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Household Bugs: A Risk to our Health?

January 28, 2011

(Ivanhoe Newswire) — Superbugs aren’t just a concern when walking through a hospital. They could also be coming from our animal farms. According to a new study, insects could be responsible for spreading antibiotic-resistant bacteria from pigs to humans.

Ludek Zurek and collaborators from Kansas and North Carolina State Universities isolated bacteria from farm pig feces and compared them to the bacteria present in the intestines of the house flies and German cockroaches caught on those farms. They subjected the bacteria to a variety of different antibiotic resistance testing and genetic analysis and found that not only were the same types of bacteria carried in the intestines of all the insects and pigs, but there was also a high prevalence of antibiotic resistance. In particular, the common gut bacteria Enterococcus faecalis and Enterococcus faecium were found to be repeatedly resistant to tetracycline, erythromycin, streptomycin, and kanamycin — common antibiotics used to treat human infections.

The significance of these findings could be important for public health. “In the USA, antibiotics are widely used in pig farming as growth promoters; they cause the pigs to gain weight faster. As a result, the digestive tract bacteria in pigs are often exposed to selective pressure, and many become resistant to antibiotics,” Dr. Zurek was quoted as saying. “Consequently, there’s a risk that these bacteria might be transferred by common livestock and urban pests such as house flies and cockroaches from pig farms to humans, moreover, since we found such a good match between enterococci from pig feces and insects, it is possible that flies and cockroaches carry other microbes originating from swine feces with even greater public health importance and may transport them to the surrounding urban environment.”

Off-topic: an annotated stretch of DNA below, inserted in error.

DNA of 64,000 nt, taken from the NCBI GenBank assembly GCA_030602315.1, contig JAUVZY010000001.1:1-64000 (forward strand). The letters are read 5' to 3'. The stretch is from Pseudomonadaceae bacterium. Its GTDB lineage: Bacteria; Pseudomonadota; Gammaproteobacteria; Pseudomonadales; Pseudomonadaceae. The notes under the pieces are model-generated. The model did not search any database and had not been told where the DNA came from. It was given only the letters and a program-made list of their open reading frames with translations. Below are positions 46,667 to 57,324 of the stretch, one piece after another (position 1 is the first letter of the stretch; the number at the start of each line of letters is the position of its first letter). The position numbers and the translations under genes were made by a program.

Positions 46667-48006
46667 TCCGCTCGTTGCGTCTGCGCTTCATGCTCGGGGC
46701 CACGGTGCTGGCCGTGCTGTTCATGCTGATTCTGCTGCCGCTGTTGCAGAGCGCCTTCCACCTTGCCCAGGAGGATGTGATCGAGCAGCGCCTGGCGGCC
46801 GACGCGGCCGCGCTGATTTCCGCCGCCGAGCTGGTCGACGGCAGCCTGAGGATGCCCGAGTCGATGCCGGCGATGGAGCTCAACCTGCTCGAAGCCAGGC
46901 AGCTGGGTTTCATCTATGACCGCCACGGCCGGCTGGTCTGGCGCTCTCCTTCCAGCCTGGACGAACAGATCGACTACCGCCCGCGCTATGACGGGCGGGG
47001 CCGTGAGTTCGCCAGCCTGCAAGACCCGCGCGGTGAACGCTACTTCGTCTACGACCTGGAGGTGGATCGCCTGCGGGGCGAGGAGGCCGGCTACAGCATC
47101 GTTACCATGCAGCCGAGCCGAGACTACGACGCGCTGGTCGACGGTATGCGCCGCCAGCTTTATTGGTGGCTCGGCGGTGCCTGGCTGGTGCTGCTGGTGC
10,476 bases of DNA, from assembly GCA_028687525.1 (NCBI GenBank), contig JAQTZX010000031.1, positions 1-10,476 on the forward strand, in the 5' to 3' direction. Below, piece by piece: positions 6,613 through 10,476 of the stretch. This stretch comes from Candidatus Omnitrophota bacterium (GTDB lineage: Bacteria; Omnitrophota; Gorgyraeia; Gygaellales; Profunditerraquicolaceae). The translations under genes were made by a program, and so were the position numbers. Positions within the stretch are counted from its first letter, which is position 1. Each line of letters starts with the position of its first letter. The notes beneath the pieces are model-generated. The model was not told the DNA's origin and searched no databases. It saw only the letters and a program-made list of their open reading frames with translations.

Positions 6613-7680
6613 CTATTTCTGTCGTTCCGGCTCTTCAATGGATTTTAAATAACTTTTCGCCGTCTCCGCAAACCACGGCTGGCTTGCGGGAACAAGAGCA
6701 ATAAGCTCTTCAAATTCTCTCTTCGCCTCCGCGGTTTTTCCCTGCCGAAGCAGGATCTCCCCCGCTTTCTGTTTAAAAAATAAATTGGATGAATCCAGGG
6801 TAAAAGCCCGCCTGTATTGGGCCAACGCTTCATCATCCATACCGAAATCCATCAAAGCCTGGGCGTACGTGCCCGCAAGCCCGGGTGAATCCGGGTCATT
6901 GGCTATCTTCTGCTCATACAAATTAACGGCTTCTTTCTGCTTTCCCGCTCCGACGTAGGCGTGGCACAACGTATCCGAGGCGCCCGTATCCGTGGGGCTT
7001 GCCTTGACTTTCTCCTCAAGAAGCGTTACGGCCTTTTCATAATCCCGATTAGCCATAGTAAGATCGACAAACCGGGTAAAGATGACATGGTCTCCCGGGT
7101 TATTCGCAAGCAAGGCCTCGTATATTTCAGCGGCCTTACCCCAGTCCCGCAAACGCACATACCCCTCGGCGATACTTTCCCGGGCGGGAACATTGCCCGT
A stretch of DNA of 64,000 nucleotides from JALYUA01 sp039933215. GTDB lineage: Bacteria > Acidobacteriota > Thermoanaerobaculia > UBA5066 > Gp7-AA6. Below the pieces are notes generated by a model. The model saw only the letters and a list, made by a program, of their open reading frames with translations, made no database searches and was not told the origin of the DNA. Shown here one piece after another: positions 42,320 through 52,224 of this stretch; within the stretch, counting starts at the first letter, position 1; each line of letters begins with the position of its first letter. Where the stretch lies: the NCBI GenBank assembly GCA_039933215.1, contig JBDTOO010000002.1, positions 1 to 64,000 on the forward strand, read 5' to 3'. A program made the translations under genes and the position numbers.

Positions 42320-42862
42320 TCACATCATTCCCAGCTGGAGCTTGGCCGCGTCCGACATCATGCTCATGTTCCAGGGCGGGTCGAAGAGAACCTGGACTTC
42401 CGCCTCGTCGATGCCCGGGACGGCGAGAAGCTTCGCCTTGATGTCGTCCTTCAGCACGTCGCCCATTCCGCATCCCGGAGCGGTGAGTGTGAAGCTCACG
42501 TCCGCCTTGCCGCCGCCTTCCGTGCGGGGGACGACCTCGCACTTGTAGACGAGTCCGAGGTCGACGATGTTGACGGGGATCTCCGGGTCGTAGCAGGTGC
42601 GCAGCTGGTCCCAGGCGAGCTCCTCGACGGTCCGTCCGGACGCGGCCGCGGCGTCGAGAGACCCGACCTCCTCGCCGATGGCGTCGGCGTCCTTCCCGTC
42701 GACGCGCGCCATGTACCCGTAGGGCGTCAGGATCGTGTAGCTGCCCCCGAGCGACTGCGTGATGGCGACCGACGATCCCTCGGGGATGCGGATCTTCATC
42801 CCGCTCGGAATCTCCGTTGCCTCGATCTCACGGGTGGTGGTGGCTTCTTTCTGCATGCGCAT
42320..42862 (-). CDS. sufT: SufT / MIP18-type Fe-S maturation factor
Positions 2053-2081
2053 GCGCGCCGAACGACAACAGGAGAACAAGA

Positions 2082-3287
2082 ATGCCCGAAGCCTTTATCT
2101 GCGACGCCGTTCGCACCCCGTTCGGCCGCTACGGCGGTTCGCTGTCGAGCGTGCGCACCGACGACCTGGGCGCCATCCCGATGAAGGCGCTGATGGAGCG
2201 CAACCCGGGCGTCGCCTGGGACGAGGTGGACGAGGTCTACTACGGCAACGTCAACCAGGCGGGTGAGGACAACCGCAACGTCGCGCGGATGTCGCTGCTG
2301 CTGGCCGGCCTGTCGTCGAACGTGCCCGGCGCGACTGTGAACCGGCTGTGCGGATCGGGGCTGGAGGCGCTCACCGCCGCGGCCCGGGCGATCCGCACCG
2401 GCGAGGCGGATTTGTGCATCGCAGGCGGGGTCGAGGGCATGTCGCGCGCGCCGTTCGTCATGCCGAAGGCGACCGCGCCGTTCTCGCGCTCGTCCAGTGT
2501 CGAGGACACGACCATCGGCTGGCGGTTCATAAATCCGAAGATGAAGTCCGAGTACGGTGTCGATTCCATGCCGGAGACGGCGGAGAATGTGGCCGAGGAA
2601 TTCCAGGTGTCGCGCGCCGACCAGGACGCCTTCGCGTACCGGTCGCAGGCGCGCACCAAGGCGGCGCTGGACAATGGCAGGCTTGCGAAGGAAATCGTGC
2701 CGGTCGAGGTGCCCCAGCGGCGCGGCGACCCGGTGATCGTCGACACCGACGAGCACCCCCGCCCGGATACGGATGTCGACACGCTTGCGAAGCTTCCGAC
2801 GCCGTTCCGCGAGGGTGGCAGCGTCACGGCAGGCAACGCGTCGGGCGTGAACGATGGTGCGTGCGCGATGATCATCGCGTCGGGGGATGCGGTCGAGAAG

There seems to be no risk to humans if they eat properly cooked pork meat, according to the researchers. The widespread use of antibiotics in confined pig production is likely to only increase the selection and evolution of antibiotic-resistant bacterial strains. While farm pigs continue to share their homes with insects, the risk of these resistant strains being transferred to humans via cockroaches and flies is a constant possibility. Effective management strategies aimed at reducing insect pest populations should be an important component of pre-harvest food safety efforts on animal farms.

SOURCE: BMC Microbiology, published online January 25, 2011




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